I was an eighth-grader, living in a Muslim country where my dad was stationed. Lia, whose husband was also in the military; visited our household often. She was a feminist, and I hung on her every word. For my thirteenth birthday, she brought me a hyacinth, and a copy of The Female Eunuch, by Germaine Greer, which I pored over. At school, as part of a series on current events, I convinced my teacher to invite Lia to come and speak about abortion. At an assembly of military kids, she described how she was part of a group of women who’d bravely signed a public statement saying they’d had illegal abortions, spurring legalization of abortion in the United States.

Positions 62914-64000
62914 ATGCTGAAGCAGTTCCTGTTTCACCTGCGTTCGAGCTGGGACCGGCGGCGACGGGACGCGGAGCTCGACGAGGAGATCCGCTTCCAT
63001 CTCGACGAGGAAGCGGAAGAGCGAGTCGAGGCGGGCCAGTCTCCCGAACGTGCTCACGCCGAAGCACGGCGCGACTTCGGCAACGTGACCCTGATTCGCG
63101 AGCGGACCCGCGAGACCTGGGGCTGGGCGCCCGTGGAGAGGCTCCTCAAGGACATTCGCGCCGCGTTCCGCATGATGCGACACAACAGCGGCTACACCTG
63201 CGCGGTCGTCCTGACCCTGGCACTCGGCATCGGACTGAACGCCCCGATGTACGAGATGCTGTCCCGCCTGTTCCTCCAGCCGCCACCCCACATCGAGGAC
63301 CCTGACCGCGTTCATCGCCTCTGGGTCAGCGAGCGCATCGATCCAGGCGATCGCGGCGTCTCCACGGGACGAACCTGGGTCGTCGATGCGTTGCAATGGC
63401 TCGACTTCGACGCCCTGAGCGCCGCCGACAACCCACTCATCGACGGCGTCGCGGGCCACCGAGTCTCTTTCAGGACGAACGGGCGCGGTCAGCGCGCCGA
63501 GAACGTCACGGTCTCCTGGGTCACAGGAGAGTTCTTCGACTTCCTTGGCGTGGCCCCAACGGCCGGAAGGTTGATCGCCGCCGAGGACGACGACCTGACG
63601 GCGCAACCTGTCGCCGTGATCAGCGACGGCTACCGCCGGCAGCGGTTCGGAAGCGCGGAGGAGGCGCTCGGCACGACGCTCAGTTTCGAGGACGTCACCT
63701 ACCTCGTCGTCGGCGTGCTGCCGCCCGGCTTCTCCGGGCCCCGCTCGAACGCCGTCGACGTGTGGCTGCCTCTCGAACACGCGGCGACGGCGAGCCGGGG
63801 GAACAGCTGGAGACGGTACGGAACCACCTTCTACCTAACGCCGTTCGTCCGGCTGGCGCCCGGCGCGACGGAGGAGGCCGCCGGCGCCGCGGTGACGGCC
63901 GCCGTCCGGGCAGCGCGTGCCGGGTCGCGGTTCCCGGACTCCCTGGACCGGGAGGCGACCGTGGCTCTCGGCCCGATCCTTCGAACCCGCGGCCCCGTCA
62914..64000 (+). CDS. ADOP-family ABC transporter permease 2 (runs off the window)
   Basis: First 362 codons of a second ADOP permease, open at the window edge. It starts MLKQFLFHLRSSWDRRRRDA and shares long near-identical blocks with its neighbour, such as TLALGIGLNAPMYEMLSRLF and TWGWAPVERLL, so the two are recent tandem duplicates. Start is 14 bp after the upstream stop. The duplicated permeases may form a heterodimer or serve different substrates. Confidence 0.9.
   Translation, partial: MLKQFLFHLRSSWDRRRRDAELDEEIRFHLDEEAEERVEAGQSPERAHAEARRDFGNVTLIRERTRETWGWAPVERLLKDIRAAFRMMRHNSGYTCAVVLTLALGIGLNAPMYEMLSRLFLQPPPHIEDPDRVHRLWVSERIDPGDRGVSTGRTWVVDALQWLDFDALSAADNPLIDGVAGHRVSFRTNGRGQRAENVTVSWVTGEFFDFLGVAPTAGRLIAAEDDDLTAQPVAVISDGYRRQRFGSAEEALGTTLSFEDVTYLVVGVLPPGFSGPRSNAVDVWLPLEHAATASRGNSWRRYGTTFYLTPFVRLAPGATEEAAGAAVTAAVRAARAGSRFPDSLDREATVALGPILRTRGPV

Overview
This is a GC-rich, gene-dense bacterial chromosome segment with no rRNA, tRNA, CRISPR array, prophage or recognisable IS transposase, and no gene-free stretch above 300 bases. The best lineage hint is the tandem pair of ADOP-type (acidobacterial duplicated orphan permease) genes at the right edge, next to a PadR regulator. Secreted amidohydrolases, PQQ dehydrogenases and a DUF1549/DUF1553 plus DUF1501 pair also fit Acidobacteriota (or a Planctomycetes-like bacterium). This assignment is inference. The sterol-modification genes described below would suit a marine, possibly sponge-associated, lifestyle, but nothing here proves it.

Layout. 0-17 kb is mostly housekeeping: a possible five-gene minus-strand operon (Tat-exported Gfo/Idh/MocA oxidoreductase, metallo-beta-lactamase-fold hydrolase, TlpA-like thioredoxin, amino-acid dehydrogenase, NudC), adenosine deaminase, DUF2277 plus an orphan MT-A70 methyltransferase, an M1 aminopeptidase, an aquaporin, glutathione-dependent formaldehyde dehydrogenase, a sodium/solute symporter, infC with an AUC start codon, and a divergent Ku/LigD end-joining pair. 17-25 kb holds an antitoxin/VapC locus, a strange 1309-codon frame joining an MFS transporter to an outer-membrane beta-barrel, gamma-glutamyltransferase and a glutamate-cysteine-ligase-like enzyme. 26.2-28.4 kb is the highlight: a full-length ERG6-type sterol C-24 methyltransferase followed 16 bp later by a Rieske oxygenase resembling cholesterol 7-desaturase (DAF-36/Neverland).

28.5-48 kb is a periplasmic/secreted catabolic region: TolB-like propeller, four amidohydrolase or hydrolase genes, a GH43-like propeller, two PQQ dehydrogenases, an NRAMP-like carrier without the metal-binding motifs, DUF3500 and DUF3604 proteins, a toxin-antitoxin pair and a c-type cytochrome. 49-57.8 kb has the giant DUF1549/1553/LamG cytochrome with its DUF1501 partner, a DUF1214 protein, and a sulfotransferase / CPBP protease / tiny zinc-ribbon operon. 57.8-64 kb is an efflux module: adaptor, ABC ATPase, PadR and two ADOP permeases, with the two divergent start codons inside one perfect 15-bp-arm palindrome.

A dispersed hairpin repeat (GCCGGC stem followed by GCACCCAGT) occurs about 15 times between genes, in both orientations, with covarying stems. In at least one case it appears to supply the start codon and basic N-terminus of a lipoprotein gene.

After her talk, the kids scandalized their families by discussing abortion at the dinner table. As a result of inviting Lia to speak, I was nearly kicked out of school—which radicalized me instantly. Years later, while an art student at the San Francisco Art Institute, I became pregnant after a faulty condom broke during sex with my boyfriend. I had an abortion. It wasn’t easy or painless, physically or mentally—but, mercifully, it was accessible and legal. And I could return to school.